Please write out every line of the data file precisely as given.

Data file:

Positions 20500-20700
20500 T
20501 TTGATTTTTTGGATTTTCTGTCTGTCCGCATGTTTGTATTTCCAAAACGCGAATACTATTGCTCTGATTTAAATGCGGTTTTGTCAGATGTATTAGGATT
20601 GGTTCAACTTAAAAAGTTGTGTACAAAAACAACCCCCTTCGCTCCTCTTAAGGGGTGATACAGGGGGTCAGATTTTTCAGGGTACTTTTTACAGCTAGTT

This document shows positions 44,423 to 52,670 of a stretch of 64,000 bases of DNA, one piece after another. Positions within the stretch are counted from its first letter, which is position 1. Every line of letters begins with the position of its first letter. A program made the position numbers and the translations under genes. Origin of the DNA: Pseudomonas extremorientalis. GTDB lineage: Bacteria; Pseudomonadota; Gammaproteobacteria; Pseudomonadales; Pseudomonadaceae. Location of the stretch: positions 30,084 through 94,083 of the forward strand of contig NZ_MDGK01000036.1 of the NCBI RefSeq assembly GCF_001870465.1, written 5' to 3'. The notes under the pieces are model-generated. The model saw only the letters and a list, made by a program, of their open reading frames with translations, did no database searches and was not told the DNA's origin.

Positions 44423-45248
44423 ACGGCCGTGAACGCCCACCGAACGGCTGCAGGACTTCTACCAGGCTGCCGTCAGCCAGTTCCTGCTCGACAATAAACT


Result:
Positions 20500-20700
20500 T
20501 TTGATTTTTTGGATTTTCTGTCTGTCCGCATGTTTGTATTTCCAAAACGCGAATACTATTGCTCTGATTTAAATGCGGTTTTGTCAGATGTATTAGGATT
20601 GGTTCAACTTAAAAAGTTGTGTACAAAAACAACCCCCTTCGCTCCTCTTAAGGGGTGATACAGGGGGTCAGATTTTTCAGGGTACTTTTTACAGCTAGTT

This document shows positions 44,423 to 52,670 of a stretch of 64,000 bases of DNA, one piece after another. Positions within the stretch are counted from its first letter, which is position 1. Every line of letters begins with the position of its first letter. A program made the position numbers and the translations under genes. Origin of the DNA: Pseudomonas extremorientalis. GTDB lineage: Bacteria; Pseudomonadota; Gammaproteobacteria; Pseudomonadales; Pseudomonadaceae. Location of the stretch: positions 30,084 through 94,083 of the forward strand of contig NZ_MDGK01000036.1 of the NCBI RefSeq assembly GCF_001870465.1, written 5' to 3'. The notes under the pieces are model-generated. The model saw only the letters and a list, made by a program, of their open reading frames with translations, did no database searches and was not told the DNA's origin.

Positions 44423-45248
44423 ACGGCCGTGAACGCCCACCGAACGGCTGCAGGACTTCTACCAGGCTGCCGTCAGCCAGTTCCTGCTCGACAATAAACT